The natural numbers begin with zero because that’s the way computer scientists do things. You can call them `nat`

or `ℕ`

(you get that symbol by typing `\N`

in VS Code).

The naturals are what is called an inductive type, with two constructors. The first is `nat.zero`

, usually written `0`

or `(0:ℕ)`

in practice, which is zero. The other constructor is `nat.succ`

, which takes a natural as input and outputs the next one.

Addition and multiplication are defined by recursion on the second variable and many proofs of basic stuff in the core library are by induction on the second variable. The notations `+,-,*`

are shorthand for the functions `nat.add`

, `nat.sub`

and `nat.mul`

and other notations () mean the usual things. The percent sign is “mod”.

Here is a showcase of basic nat stuff. We start

with the line `open nat`

to save us from having to type `nat.`

in front of everything.

```
open nat
example : nat.succ (nat.succ 4) = 6 := rfl
example : 4 - 3 = 1 := rfl
example : 5 - 6 = 0 := rfl -- these are naturals
example : 1 ≠ 0 := one_ne_zero
example : 7 * 4 = 28 := rfl
example (m n p : ℕ) : m + p = n + p → m = n := add_right_cancel
example (a b c : ℕ) : a * (b + c) = a * b + a * c := left_distrib a b c
example (m n : ℕ) : succ m ≤ succ n → m ≤ n := le_of_succ_le_succ
example (m n : ℕ) : 0 < n → 0 < m → n - m 0 → a ^ n < b ^ n := pow_lt_pow_of_lt_left
```

In mathlib there are more basic functions on the naturals, for example factorials, lowest common multiples, primes, square roots, and some modular arithmetic.

```
import data.nat.dist -- distance function
import data.nat.gcd -- gcd
import data.nat.modeq -- modular arithmetic
import data.nat.prime -- prime number stuff
import data.nat.sqrt -- square roots
open nat
example : fact 4 = 24 := rfl -- factorial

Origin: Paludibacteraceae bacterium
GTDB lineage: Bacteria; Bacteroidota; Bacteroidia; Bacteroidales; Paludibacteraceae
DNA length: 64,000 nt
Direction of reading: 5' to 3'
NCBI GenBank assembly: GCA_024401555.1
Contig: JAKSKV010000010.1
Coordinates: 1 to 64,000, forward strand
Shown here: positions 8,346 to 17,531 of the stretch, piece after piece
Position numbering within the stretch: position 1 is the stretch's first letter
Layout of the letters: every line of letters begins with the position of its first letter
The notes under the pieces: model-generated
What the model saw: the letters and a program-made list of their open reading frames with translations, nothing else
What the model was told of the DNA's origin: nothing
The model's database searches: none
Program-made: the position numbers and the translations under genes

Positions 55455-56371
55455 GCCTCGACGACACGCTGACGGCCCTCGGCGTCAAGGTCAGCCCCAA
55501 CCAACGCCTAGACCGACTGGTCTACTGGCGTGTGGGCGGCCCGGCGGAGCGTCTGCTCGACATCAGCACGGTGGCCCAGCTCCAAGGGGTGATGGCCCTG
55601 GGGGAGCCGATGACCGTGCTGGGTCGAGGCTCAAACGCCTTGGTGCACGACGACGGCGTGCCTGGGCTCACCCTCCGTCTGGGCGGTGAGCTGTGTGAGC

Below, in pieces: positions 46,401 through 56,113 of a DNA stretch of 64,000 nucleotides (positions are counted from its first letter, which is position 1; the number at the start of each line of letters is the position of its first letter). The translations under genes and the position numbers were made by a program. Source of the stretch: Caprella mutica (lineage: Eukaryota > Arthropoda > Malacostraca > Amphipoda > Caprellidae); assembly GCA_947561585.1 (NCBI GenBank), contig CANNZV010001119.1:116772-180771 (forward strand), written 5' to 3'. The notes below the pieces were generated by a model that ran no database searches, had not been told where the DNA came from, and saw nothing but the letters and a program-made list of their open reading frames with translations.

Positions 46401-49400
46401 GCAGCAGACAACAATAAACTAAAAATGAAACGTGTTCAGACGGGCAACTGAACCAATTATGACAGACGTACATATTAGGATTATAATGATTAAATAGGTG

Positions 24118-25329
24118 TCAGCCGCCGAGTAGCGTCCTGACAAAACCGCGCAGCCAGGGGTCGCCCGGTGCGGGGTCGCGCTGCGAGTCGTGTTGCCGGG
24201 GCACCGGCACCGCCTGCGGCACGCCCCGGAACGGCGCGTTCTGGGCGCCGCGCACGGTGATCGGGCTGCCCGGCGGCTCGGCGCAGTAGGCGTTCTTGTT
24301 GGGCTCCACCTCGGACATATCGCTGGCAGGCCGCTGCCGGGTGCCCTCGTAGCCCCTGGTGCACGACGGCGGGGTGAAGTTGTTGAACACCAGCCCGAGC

example (a : ℕ) : fact a > 0 := fact_pos a
example : dist 6 4 = 2 := rfl -- distance function
example (a b : ℕ) : a ≠ b → dist a b > 0 := dist_pos_of_ne
example (a b : ℕ) : gcd a b ∣ a ∧ gcd a b ∣ b := gcd_dvd a b
example : lcm 6 4 = 12 := rfl
example (a b : ℕ) : lcm a b = lcm b a := lcm_comm a b
example (a b : ℕ) : gcd a b * lcm a b = a * b := gcd_mul_lcm a b
example (a b : ℕ) : (∀ k : ℕ, k > 1 → k ∣ a → ¬ (k ∣ b) ) → coprime a b := coprime_of_dvd
-- type the congruence symbol with \==
example : 5 ≡ 8 [MOD 3] := rfl
example (a b c d m : ℕ) : a ≡ b [MOD m] → c ≡ d [MOD m] → a * c ≡ b * d [MOD m] := modeq.modeq_mul
-- nat.sqrt is integer square root (it rounds down).
#eval sqrt 1000047
-- returns 1000
example (a : ℕ) : sqrt (a * a) = a := sqrt_eq a
example (a b : ℕ) : sqrt a < b ↔ a < b * b := sqrt_lt
-- nat.prime n returns whether n is prime or not.
-- We can prove 59 is prime if we first tell Lean that primality
-- is decidable. But it's slow because the algorithms are
-- not optimised for the kernel.
instance : decidable (prime 59) := decidable_prime_1 59
example : prime 59 := dec_trivial
example (p : ℕ) : prime p → p ≥ 2 := prime.ge_two
example (p : ℕ) : prime p ↔ p ≥ 2 ∧ ∀ m, 2 ≤ m → m ≤ sqrt p → ¬ (m ∣ p) := prime_def_le_sqrt
example (p : ℕ) : prime p → (∀ m, coprime p m ∨ p ∣ m) := coprime_or_dvd_of_prime
example : ∀ n, ∃ p, p ≥ n ∧ prime p := exists_infinite_primes
-- min_fac returns the smallest prime factor of n (or junk if it doesn't have one)
example : min_fac 12 = 2 := rfl
-- `factors n` is the prime factorization of `n`, listed in increasing order.
-- This doesn't seem to reduce, and apparently there has not been
-- an attempt to get the kernel to evaluate it sensibly.
-- But we can evaluate it in the virtual machine using #eval .
#eval factors (2^32+1)
-- [641, 6700417]
```